Any particular modern dance pioneers or choreographers today who inspire your work?
I’ve always had a special connection with the work of Pina Bausch and Jiri Kylian but have recently have been extremely inspired by artists like Johannes Wieland and Dimitris Papaioannou. Artists that push the boundaries of comfort, that decide nothing is impossible and are able to create works that leave you speechless yet filled with so many questions.
Describe release technique in your own words?
To me, Release Technique is exactly what the name says. Exploring the ability to ‘Release’ unnecessary tension. Instead of ‘forcing’ or ‘muscling’ through movement, the dancer can start to allow the bones, the weight of the head and the limbs and the natural momentum and recognition of gravity move the body through space. Experimenting with how one can minimize the tendency to grip, clench or restrict and instead spread wider and alleviate stiffness. Instead of cutting one’s trajectory short and getting to a destination quicker, taking the long route to find the complete pathway to help discover the ease of movement within the body. How one can do less ‘work’ so that the movement becomes more natural and organic, as opposed to labored or inauthentic. Lastly, Release helps one find a healthy relationship with the floor, treating it like a supportive friend instead of an enemy because at the end of the day the floor is and will always be there.
What helps you “get into your body” when improvising and exploring movement?
Whenever I get into the studio by myself, I typically spend a good 30 minutes or so just rolling around on the floor, letting the hard surface massage all the big heavy muscles, loosen up the skin and cushion the joints in a low impact and low-stress environment. Once my body starts to feel more available and I begin to play with larger movement, I sometimes like to give myself little tasks or images to play with while I’m improvising. However, more often then not I will get on a roll where I have no prompt or idea in my head anymore of where the movement is coming from or where it’s going to, so I mainly just try to stay as open and available as possible to anything that could happen and follow my natural ‘animal’ instinct instead of thinking of potential outcomes.
What do you like most about release technique?
I love the sense of freedom that Release gives me. Once I’ve allowed myself to let go of any excess tension or stress within my body, I am free to go anywhere and do anything. Release allows me to feel fully supported by the floor below me and the air around me and reminds me that I can use my weight and can play with gravity and momentum to eat up space, take risks and fall on my face in a healthy and experimental manner.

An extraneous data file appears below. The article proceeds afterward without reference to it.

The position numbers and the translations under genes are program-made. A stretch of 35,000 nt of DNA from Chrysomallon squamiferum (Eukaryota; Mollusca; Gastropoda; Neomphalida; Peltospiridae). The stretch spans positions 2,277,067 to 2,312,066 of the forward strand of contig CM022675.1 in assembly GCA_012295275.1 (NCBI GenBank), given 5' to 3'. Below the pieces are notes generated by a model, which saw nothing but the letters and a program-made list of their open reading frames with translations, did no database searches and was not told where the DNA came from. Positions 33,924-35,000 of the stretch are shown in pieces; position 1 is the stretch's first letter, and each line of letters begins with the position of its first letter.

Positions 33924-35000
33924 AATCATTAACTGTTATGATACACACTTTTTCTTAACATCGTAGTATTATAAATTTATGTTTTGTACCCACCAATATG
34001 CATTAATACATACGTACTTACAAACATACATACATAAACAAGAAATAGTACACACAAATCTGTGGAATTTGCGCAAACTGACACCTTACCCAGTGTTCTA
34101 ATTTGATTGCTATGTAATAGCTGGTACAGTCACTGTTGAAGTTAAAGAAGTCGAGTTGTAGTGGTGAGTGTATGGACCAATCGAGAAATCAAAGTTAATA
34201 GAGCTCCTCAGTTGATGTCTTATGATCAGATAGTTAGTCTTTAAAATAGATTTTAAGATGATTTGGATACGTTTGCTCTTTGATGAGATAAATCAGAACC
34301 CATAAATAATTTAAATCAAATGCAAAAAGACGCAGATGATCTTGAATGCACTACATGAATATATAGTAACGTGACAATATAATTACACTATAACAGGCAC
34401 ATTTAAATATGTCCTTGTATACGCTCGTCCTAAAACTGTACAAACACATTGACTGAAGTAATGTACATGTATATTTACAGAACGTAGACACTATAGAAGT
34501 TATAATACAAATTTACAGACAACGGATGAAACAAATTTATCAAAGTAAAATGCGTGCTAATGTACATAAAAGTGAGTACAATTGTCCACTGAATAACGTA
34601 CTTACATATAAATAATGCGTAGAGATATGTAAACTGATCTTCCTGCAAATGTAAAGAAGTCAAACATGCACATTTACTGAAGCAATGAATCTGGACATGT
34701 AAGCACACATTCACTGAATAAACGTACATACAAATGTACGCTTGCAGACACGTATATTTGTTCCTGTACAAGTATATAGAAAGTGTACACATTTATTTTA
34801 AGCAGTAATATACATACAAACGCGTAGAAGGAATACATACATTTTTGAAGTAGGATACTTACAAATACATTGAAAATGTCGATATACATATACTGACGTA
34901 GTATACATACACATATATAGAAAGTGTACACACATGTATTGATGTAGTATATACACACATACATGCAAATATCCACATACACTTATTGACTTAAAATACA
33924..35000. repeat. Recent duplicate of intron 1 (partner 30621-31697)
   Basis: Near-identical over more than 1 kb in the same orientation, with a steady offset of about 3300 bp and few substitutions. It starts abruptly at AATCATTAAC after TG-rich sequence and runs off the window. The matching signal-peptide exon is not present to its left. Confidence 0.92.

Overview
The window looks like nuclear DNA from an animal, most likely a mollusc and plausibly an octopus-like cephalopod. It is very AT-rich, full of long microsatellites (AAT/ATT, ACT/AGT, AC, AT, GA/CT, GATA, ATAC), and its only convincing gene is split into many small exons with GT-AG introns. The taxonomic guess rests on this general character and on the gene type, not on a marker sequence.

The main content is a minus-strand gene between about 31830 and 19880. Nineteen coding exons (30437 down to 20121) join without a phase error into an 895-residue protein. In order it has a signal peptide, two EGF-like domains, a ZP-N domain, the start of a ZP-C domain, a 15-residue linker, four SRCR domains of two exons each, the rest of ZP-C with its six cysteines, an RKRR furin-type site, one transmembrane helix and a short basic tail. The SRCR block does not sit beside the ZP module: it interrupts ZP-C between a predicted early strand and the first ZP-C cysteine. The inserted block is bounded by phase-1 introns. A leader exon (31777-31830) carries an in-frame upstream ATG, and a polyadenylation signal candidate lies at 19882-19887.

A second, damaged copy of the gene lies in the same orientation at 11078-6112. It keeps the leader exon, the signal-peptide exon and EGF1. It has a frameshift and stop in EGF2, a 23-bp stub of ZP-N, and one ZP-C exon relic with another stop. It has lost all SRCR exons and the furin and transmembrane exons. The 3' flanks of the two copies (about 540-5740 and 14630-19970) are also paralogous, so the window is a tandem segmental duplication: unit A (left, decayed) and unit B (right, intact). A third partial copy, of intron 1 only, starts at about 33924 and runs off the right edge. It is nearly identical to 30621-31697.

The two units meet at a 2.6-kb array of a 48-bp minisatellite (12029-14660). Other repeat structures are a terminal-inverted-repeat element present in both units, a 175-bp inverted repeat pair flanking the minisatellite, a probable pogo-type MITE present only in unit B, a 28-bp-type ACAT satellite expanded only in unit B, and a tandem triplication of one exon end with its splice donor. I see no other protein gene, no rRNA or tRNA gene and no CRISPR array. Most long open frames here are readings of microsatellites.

In what ways has it liberated you as an artist?
Release has truly allowed me to be so much more open and available as an artist and as a mover. It has taught me not to worry about what the outcome or the ‘product’ will be and instead recognize that the ‘process’ is so much more important. Endless exploration of movement, constantly making mistakes or executing the material ‘incorrectly’ is okay as long as I allow myself to follow my natural inertia and intuition.
How can a dancer benefit from this technique?
Release is so beneficial in so many ways, but I would say the primary underlying aspect of Release is that it truly allows the dancer to let go of certain stresses or qualms that can restrain or hinder one’s movement. Release reminds you to breathe, relax, give into your plie, fill up space inside and outside your body and taste the air around you. Release encourages the dancer to take risks, discover new and unending pathways and research the ability to distribute and redistribute their weight to find a full range of motion.
Who or what inspires you the most?
I am most inspired by the world around me and basic human interactions and tendencies. How one enters a room or carries themselves. How people walk down the street or have conversations with each other. I also draw a great deal from the relationship between Masculine and Feminine in my work and how those lines can become blurred, intercrossed and nonspecific.